- Nineteen thirty-seven was Icarus in seamed stockings. My grandmother spent nights praying for the blanched bones of Amelia Earhart, femur and sacrum floating somewhere in a blackened sea. Gravity could kill a gal. Now, Google tells me that my fear of flying is an inherited nervousness, a bred-in-the-bone type of thing.
- WebMD prescribes knowledge. I learn about Harriet Quimby and Queen Bessie Coleman, early female pilots. Dead in their thirties, cockpits exploding without warning. I imagine a lone parachute floating out of the wreckage, silken and monarch-like in the sky.
- In the garden, Sasha tells me she is happy I get some time off. She makes it sound like a vacation, but I am obligated to fly. When she asks me what’s wrong I can only water the plants. People are so comfortable on planes they’ve made a whole club out of fucking miles-high. I am ashamed of my ridiculousness. But later, I tell her the truth when we are wrist-deep in the earth.
- “Fear of flying,” the webpage psychologist writes, “is a couched fear of relinquishing control.” As if letting go of all that bodily warning is easy. I read about aerodynamics, the structure of Boeing 747s, the years of pilots’ training. It isn’t enough. And I caution myself against equating education with trustworthiness.
- I read the article about the flight attendant and the pilot. How he’ll only be criminally charged if he returns to the island where he attacked her: palm trees, hotel layover, her heels kicking frantically into his flesh. I picture her dressing in the company’s colours, returning to the cabin, repeating the spiel about emergency exits as the earth gives way.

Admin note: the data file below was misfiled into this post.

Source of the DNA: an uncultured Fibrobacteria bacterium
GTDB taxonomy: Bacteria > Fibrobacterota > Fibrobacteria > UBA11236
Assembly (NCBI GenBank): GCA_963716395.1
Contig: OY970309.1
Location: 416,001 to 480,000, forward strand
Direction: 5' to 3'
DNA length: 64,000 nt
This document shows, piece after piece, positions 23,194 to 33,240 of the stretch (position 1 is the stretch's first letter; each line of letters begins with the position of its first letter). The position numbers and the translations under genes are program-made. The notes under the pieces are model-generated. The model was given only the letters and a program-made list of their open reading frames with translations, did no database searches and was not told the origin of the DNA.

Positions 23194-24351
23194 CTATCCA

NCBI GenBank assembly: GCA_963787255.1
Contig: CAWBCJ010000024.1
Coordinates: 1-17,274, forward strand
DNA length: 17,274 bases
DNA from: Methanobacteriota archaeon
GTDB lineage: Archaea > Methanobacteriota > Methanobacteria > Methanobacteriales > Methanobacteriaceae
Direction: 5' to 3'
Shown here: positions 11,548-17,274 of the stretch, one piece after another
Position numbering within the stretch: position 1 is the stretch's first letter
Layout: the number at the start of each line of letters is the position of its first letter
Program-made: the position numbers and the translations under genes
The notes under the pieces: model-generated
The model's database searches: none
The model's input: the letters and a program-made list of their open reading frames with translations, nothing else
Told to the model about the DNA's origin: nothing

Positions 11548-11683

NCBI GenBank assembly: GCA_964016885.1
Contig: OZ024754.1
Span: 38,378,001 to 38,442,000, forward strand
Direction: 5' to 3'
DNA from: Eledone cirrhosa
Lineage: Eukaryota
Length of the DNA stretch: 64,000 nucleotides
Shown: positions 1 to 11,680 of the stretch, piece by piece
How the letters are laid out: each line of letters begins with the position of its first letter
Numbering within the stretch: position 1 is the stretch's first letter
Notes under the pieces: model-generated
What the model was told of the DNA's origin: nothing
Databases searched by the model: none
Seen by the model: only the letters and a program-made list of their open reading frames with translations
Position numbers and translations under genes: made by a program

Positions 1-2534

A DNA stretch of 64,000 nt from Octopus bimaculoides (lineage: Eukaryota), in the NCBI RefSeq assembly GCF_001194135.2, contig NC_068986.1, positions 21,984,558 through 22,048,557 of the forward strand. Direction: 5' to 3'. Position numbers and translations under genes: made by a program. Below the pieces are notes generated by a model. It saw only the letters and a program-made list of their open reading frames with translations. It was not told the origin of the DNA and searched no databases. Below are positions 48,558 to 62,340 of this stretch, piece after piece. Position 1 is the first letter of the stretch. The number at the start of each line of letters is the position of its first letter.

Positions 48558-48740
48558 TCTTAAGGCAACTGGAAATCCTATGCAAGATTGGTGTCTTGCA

- It is still so far away, and then it is tomorrow. The night before, I dream of the ghost of my grandmother, her body bruised in a sea of crushed metal, a sea of blue birds and bones. I dream of ghostly women plied open, their organs airborne. I dream of dangerous engines, a lathe of waves, winglessness.
- I stand in line at midnight, clutching my passport. The red-eye was cheapest. Sasha has loaned me her gray silk dress, and this alone keeps me calm: the fabric extravagant against my skin and the faint familiar smell of her, soil and strawberry leaves. This dress, her shared self, deserves to fly. If I plummet to death in a fiery crash, I tell myself, at least I will go out in style.
- On the plane, I have a window seat. It is dark and plotted evenly, like a little grave.
The man beside me asks, “Business or pleasure?” When I don’t reply, he laughs and tells me I need to relax. I don’t know how to relax, so I open the in-flight magazine. I hope this is a good way to end a conversation.
- A woman puckers her lips from the pages. She is surrounded by feathers and the engine underneath me starts shaking. “You’re a very interesting, mysterious girl,” the man continues, but his words are liquified by the engine’s shuddering so I can only hear — you’re a girl. Then we are moving and it is all really happening so fast.
- This is the feeling of surrendering your centre of gravity. As I watch the city shrink beneath me I feel my body become weightless and irrelevant, strapped into an altitude I can’t adjust. I am only anchored by the things I’ve buried, all the things other women have carefully buried inside me. In my mouth, vomit blossoms like a flower.
these words by Sarah Christina Brown were inspired by the art of Tran Nguyen
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